Maybe the quarterback situation isn’t as under control as Richt has let on.
You know, sometimes you sit back and reflect on the changes, the upheaval and the disruption that’s roiled college football the past few years and it’s troubling. Then you see something like this and realize it was all worth it.
Oh, wait. You thought I was talking about the fans? Suckers.
Lindy’s is out with its SEC preseason rag. The anonymous coach comments used to be one of my favorite things to read when Tuberville was still in the SEC, because often he barely made the effort to disguise his anonymity (or his contempt towards some, for that matter).
Now it’s much more bland, which is a shame. But judging from this, somebody’s evidently not a big Georgia fan.
On the defense
“Jeremy Pruitt said last year he had the worst collection of defensive backs he ever had to coach. He said he inherited defensive backs that weren’t SEC-caliber. But he’s taken the bull by the horns on defense and he will lean on some young guys in the secondary. I think those two guys at outside linebacker (Leonard Floyd, Jordan Jenkins) are talented, but not superstars. I think they are a product of the recruiting machine and hype.”
On the offense
“They lose one of the best running backs in the country, but they’ve got Nick Chubb. When’s the last time you saw Georgia without a great running back? … Georgia and Alabama have new quarterbacks, but the difference is, Alabama’s new quarterback was coached by the same coach last year. Georgia has a new offensive coordinator. Advantage Alabama.”
That last part sounds cocky enough to resemble something Junior would say in his prime. But I doubt even he would stoop to slamming a player for being “a product of the recruiting machine and hype.”
Since 2004, only five SEC schools – Alabama, Florida, Georgia, Mississippi State and Texas A&M – have managed to avoid being fined by the conference for fans rushing the field/court post-game. The SEC’s response? Jack up the fines.
The previous penalties started at $5,000 for first-time offenders and increased to $25,000 for second violations and up to $50,000 fines for third and subsequent offenses.
The new system is expected to be finalized this week at the SEC spring meetings in Destin, and there have been discussions about increasing the initial fine to $50,000.
What exactly do they expect that to fix?
“The SEC, I think, for a long time has tried to take a leadership role there,” Florida athletics director Jeremy Foley said. “If we end up increasing the fines and putting a better message out there to your fans that we need to win and be excited and we don’t need to do that because it’s not safe when people rush the field …”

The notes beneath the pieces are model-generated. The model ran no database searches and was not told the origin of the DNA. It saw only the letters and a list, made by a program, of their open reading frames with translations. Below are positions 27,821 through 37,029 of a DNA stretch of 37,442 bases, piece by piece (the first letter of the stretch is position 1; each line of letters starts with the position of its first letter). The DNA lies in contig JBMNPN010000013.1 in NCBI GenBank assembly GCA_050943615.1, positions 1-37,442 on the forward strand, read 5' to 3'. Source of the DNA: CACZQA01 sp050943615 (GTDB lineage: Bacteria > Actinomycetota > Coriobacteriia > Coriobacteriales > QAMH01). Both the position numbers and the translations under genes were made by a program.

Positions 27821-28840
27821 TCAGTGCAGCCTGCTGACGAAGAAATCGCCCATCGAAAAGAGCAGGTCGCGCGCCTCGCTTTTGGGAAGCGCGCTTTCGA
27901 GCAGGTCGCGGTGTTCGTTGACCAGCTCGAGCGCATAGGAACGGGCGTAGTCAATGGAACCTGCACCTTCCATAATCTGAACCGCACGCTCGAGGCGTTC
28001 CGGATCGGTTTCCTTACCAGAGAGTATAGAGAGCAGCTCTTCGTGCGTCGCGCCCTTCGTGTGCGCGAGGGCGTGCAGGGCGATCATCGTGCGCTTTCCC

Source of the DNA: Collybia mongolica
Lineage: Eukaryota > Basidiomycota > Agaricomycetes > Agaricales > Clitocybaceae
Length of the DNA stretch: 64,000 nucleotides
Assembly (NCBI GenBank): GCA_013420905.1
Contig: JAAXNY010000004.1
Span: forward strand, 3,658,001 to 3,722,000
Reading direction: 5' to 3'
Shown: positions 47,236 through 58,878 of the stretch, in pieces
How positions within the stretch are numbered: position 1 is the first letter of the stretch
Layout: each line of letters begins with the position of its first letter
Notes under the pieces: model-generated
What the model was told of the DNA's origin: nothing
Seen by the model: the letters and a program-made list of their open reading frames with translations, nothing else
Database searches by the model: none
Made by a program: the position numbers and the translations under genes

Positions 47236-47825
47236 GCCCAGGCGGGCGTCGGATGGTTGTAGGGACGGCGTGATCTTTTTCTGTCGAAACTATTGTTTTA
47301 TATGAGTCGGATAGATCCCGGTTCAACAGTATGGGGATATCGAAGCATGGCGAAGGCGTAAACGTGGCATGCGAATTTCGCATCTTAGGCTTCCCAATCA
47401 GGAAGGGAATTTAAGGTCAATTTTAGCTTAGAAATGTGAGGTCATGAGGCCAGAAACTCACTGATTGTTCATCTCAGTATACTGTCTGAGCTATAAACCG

Yes, I’m sure that a school paying more in fines will be the message that makes drunk college kids stop and think in the midst of celebrating, “goodness, we don’t need to do that”.
You’d do better to have security walk around the crowd handing out tickets to them for being on the field. At least you might recoup some of that $50K.
Georgia’s proposal to ban players from transferring within the conference if they have been disciplined for serious misconduct is likely to be “tabled”.
Why, you ask? Well, for one thing, there’s that “innocent until proven guilty” crapola the presidents can’t seem to get a handle on.
During Thursday’s meeting, several SEC presidents and chancellors who are lawyers questioned what would happen if a player arrested is not convicted on such charges, Pastides said.
“That was the complexity — what about innocent until proven guilty?” Pastides said. “That’s what we have to work out with the ADs. I think that universities need to be held to a different standard than just what the law says. I do agree that those (violence) issues are much more serious than, for example, you get arrested for drinking underage or speeding or smoking pot. So I do think we need to take a different stand on these.”
But the real hold up is that the SEC office doesn’t want to touch this with a ten-foot pole.
“I’ve always been opposed to the conference having the authority or requirement to sanction a student at an institution for behavior unrelated to athletics,” Slive said. “That’s something I wouldn’t want, and I don’t think it’s appropriate for the conference office to be involved in that kind of assessment. That belongs on the campus. I made that abundantly clear.”
Translation: I don’t need Roger Goodell’s headaches, thank you very much. You don’t want these kids, presidents? Then you keep ’em off your campuses.
The problem with that, as Dan Wolken neatly summarizes, is simple.
But the fact player discipline is now on the table for discussion suggests SEC schools no longer trust each other (or perhaps themselves) to act in the best interest of the conference when they have to decide whether a player with serious baggage is worth the trouble.
Yeah, that’s a real dilemma. But there’s an obvious way out: make Jimmy Williamson the next conference commissioner.
“I don’t care what network we’re on,” Alleva said, “as long as we’re playing at night.”
I’m sorta kicking myself for not catching one particular tidbit from CBS’ announcement of part of its 2015 SEC broadcast schedule, but it looks like Fightin’ Joe Alleva gets as much traction from telling CBS what he wants as he’s gotten with the SEC office on cross-division rivalry games.
At least nobody’s making LSU play on Thursday. Yet, anyway.